What is the gospel? The word literally means “good news.” In simplest terms, the gospel is good news. Not just any good news, but the good news! Ultimate good news. But good news implies “bad news” in the background, right? Like the boy who arrived at the principal’s office and heard, “That’s 4 times this week. What do you have to say for yourself?” The boy answered, “I’m glad it’s Friday.” Friday was good news against the backdrop of a failed week.

So the backdrop of God’s good news is the “bad news” of a failed world. Evening news begins, “Good evening,” and then tells you why it isn’t! The gospel starts with, “Bad news. You reside in a world where chaos, terror, murder, perversion, pain and suffering reign. Furthermore, you are lost – pitting your will against the will of your Creator. You are unworthy of Him, with no hope of changing yourself or your world.” That’s straight bad news.

But here’s the good news. Jesus came to fix everything you can’t fix. If you trust in Him, ultimate victory can be yours. There is no better news in the whole world. That is the gospel we want to examine in detail in 3 sermons looking at the good news Provided (3-4), Possessed (1-2) and Proven (5-9).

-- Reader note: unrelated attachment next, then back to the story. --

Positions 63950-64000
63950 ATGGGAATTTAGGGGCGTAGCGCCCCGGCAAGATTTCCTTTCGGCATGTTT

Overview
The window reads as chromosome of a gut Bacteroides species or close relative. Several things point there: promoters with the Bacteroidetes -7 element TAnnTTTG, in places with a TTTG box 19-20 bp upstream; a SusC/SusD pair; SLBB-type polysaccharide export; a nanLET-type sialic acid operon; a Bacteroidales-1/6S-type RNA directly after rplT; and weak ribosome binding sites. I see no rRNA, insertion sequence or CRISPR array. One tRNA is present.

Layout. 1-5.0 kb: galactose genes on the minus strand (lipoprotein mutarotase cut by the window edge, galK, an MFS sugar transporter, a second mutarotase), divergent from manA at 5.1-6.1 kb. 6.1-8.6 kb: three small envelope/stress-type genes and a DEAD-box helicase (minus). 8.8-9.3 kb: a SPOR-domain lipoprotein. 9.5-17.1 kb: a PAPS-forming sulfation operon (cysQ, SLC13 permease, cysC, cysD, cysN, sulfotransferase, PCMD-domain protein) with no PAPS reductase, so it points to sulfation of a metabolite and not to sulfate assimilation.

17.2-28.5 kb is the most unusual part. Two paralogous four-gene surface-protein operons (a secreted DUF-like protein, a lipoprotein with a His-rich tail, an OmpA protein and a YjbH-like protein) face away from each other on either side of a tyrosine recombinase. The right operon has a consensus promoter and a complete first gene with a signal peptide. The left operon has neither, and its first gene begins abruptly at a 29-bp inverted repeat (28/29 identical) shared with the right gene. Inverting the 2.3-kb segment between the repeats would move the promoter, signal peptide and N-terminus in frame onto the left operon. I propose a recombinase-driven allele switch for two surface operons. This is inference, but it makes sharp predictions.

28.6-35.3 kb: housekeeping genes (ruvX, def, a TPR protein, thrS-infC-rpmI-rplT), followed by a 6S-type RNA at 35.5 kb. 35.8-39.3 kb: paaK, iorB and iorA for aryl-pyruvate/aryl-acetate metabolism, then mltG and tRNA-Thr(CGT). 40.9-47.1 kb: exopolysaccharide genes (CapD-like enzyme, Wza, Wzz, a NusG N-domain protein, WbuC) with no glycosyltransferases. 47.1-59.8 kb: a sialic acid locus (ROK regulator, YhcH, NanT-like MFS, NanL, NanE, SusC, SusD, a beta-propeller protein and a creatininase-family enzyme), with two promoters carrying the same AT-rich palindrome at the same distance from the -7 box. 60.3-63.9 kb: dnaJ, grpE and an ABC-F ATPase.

Note Paul’s intro: 3 For I delivered to you as of first importance what I also received.” “First importance” – Top Priority. Eternally significant. This is imperative. On Christmas Day, 1776, Col. Johann Rall was in charge of British troops at Trenton. A loyalist spy brought an urgent message that Washington was crossing the Delaware River for a surprise attack. But Rall was playing poker and had left word that he was not to be disturbed. The spy finally wrote his message on paper which was delivered to Rall who stuffed it into his pocket – unread. Rall was still playing poker when Washington’s troops completely surprised the British, gaining a much needed 1st major victory for the colonists. We wouldn’t be here today but for Rall’s failure to pay attention to a message of first importance! Well, Paul’s ranks way higher.